In the wake of the United States Treasury Department awarding the County of Riverside $431 million as part of the CARES Act — and facing a potential loss of as much as $78 million in tax revenue due to impacts from COVID-19, the Palm Springs City Council has sent a letter seeking significant federal assistance to the highest officials in Washington D.C.

The letter, addressed to President Donald Trump, Steven Mnuchin, Secretary of the Treasury, U.S. Sen. Mitch McConnell, Majority Leader of the United States Senate, U.S. Sen. Charles Schumer, Minority Leader of the United States Senate, U.S. Rep. Nancy Pelosi, Speaker of the House of Representatives, U.S. Rep. Kevin McCarthy, Minority Leader of the House of Representatives and U.S. Rep. Raul Ruiz, highlights how on March 19, 2020, the Palm Springs economy came to a sudden halt due to the COVID-19 pandemic – closing nearly all the City’s large and small hotels, restaurants and shops. As a result, Palm Springs was one of the first cities to declare a fiscal emergency and absent financial assistance from the State or Federal government, is now faced with substantially reducing or eliminating vital core services.

The City relies on tourism to generate transient occupancy tax (TOT) and sales tax revenue that sustains its general operations for residents and the estimated 5,000.000 tourists that visit on an annual basis. Unlike most cities of its size, Palm Springs is a full-service city complete with police and fire services, Airport, Convention Center and Bureau of Tourism, Golf Course, and Wastewater Utility. The City’s 2019-20 fiscal year budget was based on traditional annual growth in TOT/ sales tax revenue and was adopted with total General Fund revenue of $121.2 million, of which just TOT and sales tax generate nearly 50% of total revenue.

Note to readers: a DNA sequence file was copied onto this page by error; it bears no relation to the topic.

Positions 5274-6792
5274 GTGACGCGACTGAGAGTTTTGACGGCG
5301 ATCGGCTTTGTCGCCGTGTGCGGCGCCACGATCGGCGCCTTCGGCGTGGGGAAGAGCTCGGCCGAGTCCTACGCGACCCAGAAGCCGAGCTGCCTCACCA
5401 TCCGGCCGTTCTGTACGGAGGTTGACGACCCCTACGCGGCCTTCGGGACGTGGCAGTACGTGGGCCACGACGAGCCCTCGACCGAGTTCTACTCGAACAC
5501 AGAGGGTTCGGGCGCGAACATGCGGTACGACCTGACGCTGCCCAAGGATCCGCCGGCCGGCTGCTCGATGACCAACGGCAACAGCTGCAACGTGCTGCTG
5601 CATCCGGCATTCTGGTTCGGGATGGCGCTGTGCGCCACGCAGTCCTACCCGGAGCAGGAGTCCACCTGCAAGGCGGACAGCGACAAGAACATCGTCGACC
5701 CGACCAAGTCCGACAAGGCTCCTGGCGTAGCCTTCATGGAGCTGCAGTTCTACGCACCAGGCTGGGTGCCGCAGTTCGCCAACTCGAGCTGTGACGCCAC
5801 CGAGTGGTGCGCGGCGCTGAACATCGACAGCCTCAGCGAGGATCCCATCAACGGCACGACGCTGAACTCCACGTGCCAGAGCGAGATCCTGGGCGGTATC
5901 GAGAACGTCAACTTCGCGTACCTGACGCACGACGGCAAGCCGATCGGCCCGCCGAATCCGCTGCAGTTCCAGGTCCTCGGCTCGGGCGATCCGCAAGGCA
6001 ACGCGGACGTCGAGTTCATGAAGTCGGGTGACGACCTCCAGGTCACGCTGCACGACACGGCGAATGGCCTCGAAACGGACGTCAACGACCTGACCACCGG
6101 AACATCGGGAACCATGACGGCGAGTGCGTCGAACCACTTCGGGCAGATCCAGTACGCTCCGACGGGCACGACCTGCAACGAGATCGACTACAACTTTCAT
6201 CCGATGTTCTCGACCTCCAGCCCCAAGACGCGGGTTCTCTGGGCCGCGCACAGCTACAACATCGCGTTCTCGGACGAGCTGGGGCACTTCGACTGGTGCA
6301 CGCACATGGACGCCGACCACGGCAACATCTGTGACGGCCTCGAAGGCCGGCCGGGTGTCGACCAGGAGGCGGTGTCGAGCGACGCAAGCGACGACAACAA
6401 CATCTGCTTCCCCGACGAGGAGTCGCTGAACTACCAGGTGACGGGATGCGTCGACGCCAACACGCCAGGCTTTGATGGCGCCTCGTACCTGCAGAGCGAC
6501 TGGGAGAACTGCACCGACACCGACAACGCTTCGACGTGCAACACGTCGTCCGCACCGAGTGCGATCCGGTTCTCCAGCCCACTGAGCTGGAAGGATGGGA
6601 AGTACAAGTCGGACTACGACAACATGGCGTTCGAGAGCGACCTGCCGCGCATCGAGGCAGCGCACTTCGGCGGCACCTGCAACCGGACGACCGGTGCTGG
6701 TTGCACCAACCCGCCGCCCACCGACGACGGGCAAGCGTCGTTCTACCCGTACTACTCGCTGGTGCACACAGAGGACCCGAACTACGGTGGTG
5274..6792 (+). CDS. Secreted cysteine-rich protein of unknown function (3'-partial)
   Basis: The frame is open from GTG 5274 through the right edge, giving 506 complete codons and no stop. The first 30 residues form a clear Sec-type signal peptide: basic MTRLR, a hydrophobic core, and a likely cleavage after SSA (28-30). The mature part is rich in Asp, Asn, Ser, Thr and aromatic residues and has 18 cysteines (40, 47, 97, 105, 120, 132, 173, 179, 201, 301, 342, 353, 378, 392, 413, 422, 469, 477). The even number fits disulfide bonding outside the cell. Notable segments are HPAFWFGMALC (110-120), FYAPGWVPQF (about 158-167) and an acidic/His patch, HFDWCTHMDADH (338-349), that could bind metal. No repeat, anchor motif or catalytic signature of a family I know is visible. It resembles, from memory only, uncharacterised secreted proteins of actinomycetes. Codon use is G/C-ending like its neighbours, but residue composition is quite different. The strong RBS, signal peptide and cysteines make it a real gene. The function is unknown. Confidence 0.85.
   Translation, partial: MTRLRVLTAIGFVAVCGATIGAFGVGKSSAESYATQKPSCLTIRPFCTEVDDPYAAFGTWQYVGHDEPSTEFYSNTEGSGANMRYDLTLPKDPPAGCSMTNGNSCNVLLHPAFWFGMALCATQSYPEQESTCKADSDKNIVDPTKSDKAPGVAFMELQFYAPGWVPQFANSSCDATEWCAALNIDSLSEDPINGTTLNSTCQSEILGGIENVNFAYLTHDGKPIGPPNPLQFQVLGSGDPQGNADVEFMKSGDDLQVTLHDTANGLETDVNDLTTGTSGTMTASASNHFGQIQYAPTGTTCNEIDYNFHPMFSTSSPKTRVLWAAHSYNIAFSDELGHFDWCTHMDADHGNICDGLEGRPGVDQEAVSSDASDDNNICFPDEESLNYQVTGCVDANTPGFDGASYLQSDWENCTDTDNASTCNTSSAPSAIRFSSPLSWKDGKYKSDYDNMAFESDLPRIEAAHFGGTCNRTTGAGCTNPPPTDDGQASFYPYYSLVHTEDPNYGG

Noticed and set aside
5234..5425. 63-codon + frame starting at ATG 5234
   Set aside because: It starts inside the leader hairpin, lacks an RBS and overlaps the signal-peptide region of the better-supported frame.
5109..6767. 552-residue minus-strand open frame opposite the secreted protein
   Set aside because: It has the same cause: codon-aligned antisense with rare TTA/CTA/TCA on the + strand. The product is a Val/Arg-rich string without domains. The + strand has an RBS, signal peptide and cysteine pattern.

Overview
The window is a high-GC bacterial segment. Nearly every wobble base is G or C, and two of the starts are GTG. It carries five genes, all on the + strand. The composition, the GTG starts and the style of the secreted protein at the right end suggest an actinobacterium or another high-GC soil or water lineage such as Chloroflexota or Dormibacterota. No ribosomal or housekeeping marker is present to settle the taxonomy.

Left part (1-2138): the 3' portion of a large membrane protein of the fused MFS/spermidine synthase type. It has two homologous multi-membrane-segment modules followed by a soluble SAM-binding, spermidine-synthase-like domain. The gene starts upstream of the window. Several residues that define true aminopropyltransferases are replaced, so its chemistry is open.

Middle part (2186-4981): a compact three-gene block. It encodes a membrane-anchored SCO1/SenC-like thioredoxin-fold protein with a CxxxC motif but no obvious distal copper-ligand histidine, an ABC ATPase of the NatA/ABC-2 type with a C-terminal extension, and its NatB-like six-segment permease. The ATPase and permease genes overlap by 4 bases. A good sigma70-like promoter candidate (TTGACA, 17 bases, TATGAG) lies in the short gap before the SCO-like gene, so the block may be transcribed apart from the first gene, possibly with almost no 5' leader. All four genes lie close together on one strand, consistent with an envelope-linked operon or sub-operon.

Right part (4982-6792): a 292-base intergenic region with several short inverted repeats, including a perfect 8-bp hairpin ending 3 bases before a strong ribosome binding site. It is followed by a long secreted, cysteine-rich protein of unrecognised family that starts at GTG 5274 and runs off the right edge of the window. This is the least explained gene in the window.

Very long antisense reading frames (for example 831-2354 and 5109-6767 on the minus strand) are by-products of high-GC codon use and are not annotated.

The loss of revenue to the City is estimated as follows:

  • $28 million in Fiscal Year 2019/20 (ending June 30, 2020)
  • $50 million in Fiscal Year 2020/21 (July 1, 2020/June 30, 2021)

The letter from Council states, “These losses will directly impact actual day to day, essential services (not pension related costs) in police, fire, paramedics, 911 dispatch, housing, homelessness, library, community centers and youth programs. Unlike the Great Recession, which gradually built-up in severity and occurred over 18 months, the COVID-19 pandemic has caused such a significant swift and sustained stop to the entire economy that the fiscal effects are staggering.”

The letter goes on to outline that for Palm Springs, which relies on its national and international brand-name status as a tourist destination, the effects are made even worse. For example, during peak season in April, there would normally be 70-80 flights daily into Palm Springs International Airport. However, this April there were only 15-20 flights daily, each with just a few passengers traveling for essential purposes. In addition, the Council requests in the letter that federal officials carefully consider any proposal based on population alone because although the City has a permanent population of just under 50,000 – that number swells to double during peak winter season when visitors come from colder climates to enjoy the year-round Coachella Valley sunshine. Annually over 5 million tourists stay overnight in Greater Palm Springs.

“Palm Springs is not seeking financial support for pension or other obligations. Rather, we are only seeking financial support to replace revenue that has been lost as a direct result from the impacts of COVID-19,” the City Council states in the letter. “As such, we respectfully ask that funding be provided to cities based on the actual impact of COVID-19 to their revenue, rather than by population.”